When making a sequel to any video game, part of the developer's job is to deliver something new and different, but not completely alien--a task that could be described as "managing betrayal," according to the boss of Gears of War Xbox One developer Black Tusk Studios.
"It's the same thing with all sequels," Black Tusk studio manager Rod Fergusson said in an interview with Official Xbox Magazine. "This isn't a great way of phrasing it but I always talk about shipping a sequel to customers as 'managing betrayal'. They want something new but they don't want something so new that it doesn't feel like what they want. But if you put out something that's very familiar and is the same as the game they just had, then it's like 'I've already had this. This isn't new enough.'"
Following Microsoft's acquisition of the IP earlier this year, Black Tusk was tasked with developing a new Gears of War game for the Xbox One. Fergusson is plenty familiar with the series, having worked on it at Epic Games (which he left in 2012), initially as an executive producer on the first two games and then as director of production on Gears of War 3. We already know the studio is shooting for "best in class" visuals, but it sounds like it's also hoping to provide more than just a better-looking Gears game.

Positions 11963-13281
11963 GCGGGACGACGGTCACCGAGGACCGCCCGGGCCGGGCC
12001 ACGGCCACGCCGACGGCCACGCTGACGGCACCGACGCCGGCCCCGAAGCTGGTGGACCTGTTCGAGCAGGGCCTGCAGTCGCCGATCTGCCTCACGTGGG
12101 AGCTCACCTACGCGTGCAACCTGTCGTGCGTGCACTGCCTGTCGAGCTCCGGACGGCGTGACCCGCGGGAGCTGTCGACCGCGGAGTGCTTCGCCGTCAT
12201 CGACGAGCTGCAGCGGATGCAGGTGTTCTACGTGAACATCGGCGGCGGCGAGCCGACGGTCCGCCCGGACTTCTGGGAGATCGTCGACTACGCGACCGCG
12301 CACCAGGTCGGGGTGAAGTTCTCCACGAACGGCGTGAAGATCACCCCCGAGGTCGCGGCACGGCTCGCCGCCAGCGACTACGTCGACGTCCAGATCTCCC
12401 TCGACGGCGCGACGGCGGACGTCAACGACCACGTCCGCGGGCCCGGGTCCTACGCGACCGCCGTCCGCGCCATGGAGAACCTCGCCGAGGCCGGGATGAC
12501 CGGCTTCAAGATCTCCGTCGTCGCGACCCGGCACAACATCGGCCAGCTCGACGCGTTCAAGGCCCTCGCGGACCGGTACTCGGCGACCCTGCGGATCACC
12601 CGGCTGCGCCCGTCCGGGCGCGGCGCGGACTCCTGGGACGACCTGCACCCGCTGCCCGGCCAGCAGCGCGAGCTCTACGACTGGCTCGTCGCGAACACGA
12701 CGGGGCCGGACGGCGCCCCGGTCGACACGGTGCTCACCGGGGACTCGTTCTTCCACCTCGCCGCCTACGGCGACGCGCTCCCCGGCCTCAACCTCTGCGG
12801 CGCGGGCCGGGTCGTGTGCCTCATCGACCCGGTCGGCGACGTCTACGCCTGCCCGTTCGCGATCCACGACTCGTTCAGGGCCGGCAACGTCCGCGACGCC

"You actually have to betray [fans] enough to give them something new and surprising but not so much that they disconnect, and I think that is a big thing that we have to focus on," Fergusson said. "It's how we can innovate and bring something new to the franchise while at the same time really proving that we understand Gears--that this is the franchise that you know and love."
Fergusson also stated he's talked with the team at Black Tusk more than once about what aspects of Gears won't be changed and where there "are opportunities for us to innovate that we think we can knock out of the park."
When Fergusson spoke earlier this month about Black Tusk taking over the series, he talked about ensuring its style remaining intact. "The hardest part is getting people up to speed on the way you make Gears," he said. "Everybody here is a Gears of War fan; everybody's played the games and loved the games. But there's a sort of style; the way you have to think about when you make a Gears of War game."
The new game has yet to be given a name or release date, which should come as no surprise considering work only began on it a few months ago. One of the few things we may know about it is something we learned from a job posting for a position at Black Tusk discovered earlier this year, which indicated the game will carry on the series' tradition of supporting co-op play.
What parts of Gears of War would you like to see stay the same or be changed for the series' debut on the Xbox One? Let us know in the comments below.
|Chris Pereira is a freelance writer for GameSpot, and you can follow him on Twitter @TheSmokingManX|
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